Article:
Consider a program like this:

var x = 100;
var y = 100;

function setup() {
  createCanvas(200,200);
}

function draw() {
  background(0);
  fill(255);
  ellipse(x,y,50,50);
}

A conversion to "instance mode" looks like this:

var s = function( p ) {

  var x = 100; 
  var y = 100;

  p.setup = function() {
    p.createCanvas(700, 410);
  };

  p.draw = function() {
    p.background(0);
    p.fill(255);
    p.rect(x,y,50,50);
  };
};

var myp5 = new p5(s);

Optionally, you can specify a default container for the canvas and any other elements to append to with a second argument. You can give the ID of an element in your html, or an html node itself:

var myp5 = new p5(s, 'myContainer');

Note that creating instances like this also allows you to have more than one p5 sketch on a single web page, as they will each be wrapped up with their own set up variables. Of course, you could use iframes to have multiple sketches in global mode.

Another option is on-demand global mode. To initialize on-demand global mode at any point in a web page's lifetime, simply call new p5() without any arguments. Calling p5 explicitly this way gives you more control over how your sketch is loaded, which is helpful when you’re working with other libraries.

Along these lines, on-demand global mode also allows p5 to be instantiated before page load, so folks who really want to work around the assigning variables using p5 functions and variables before setup limitation can write the following sorts of sketches:

new p5();

var boop = random(100);

function setup() {
    createCanvas(100, 100);
}

function draw() {
    background(255, 0, boop);
}

Libraries

One of the core ideas behind p5.js is that your sketch is not just the graphics canvas but the whole web page in your browser. For this reason, there is the p5.dom library that makes it easy to interact with other HTML5 objects, including text, hyperlink, image, input, video, audio, and webcam. There is also a p5.sound library that provides a friendly interface to HTML5 web audio API for loading, playing, and synthesizing sounds.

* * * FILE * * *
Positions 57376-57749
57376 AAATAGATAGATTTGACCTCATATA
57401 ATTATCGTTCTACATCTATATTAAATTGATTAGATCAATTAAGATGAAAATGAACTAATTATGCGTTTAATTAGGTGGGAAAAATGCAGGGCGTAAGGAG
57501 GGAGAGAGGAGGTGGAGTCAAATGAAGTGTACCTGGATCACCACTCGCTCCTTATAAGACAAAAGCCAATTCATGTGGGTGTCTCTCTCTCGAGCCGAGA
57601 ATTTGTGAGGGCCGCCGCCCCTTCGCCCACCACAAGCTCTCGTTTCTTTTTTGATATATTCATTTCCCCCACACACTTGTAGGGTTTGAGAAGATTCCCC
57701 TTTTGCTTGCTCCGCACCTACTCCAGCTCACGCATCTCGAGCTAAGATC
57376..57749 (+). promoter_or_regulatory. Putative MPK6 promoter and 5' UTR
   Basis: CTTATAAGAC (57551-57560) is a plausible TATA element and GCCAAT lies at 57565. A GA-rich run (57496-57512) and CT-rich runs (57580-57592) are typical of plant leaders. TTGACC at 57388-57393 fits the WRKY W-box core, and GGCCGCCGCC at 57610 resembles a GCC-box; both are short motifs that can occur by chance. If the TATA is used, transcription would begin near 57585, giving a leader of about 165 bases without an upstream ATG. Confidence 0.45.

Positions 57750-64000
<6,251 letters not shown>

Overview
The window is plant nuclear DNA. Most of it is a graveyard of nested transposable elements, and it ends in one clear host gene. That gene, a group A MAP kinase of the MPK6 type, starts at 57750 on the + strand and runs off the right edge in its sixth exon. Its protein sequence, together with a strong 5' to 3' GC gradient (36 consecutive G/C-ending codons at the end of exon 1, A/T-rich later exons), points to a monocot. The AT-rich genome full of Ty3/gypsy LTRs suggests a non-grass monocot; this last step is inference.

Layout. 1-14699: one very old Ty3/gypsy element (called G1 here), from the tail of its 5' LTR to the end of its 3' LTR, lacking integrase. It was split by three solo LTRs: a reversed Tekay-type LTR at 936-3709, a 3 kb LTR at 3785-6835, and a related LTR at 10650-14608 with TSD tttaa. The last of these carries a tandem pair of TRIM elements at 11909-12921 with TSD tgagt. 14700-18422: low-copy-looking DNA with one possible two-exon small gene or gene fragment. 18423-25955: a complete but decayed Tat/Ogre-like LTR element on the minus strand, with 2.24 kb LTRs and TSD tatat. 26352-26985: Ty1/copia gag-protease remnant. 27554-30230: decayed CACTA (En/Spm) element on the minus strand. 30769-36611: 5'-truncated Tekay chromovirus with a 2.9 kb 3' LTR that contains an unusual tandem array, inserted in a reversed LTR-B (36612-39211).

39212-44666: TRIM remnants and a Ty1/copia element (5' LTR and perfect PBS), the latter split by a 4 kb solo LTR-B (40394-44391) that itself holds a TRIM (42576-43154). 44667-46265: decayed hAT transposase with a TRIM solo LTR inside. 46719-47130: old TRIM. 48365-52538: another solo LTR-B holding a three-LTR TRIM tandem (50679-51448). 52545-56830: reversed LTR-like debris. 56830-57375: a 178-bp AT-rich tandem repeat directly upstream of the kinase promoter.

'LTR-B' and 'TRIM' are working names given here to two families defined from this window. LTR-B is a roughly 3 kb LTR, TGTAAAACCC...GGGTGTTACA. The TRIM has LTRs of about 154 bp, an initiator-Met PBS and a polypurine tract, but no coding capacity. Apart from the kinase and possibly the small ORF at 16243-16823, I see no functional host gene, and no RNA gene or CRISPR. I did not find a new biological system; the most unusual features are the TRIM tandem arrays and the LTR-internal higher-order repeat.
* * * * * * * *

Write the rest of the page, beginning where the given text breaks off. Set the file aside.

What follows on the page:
Learn how to use these libraries or develop your own here.

Editor

You can use any editing environment you like, in addition, a p5.js editor is in development, you can try out the alpha version now. The p5.js editor handles setting up projects and runs a local server for you. You can usually run p5.js sketches without a server, but it is required if you are doing certain things like loading external files. Here are instructions for setting up a local server.

FAQ

How is this different than Processing.js?

The main goal of Processing.js is to execute Processing files in HTML5, but not necessarily to write native HTML5. It supports a mixed syntax of Processing and JavaScript, where the JavaScript is not really meant to be consumed by the end-user. Processing.js is a port of Processing to JS, using regex to convert Java into JS. It is a good tool for those that want to run simple sketches on the web, however, it is quite opaque. It can be difficult for someone to understand how it works, how to fix things when it doesn't work, or how to modify or extend the library. As Processing.js says on their website, "it's not magic, but almost."

In contrast, with p5 we are reimagining Processing's original goals in native JavaScript, in a way that is intended to be transparent and intuitive. It is easy to translate a sketch from Processing to p5 and the process of doing so begins to teach people the basics of JS. From there, they are able to begin writing native JS using a syntax that feels familiar but appropriate for the context. We are closely studying the decisions Processing has made, but also always questioning to see if there are design decisions that would make the library cleaner, stronger, and more intuitive.

Additionally, p5.js extends beyond canvas drawing to allow people to create, access and manipulate other HTML elements. Through this framework beginners begin to explore and understand HTML, JavaScript, and CSS, and the way they work together in the browser. p5.js will also have a system for people to contribute addon modules to deal with things like audio, video, various input devices, and data. There is also an option to use p5 globally or instantiated within a namespace, so it can be compatible with other JS libraries.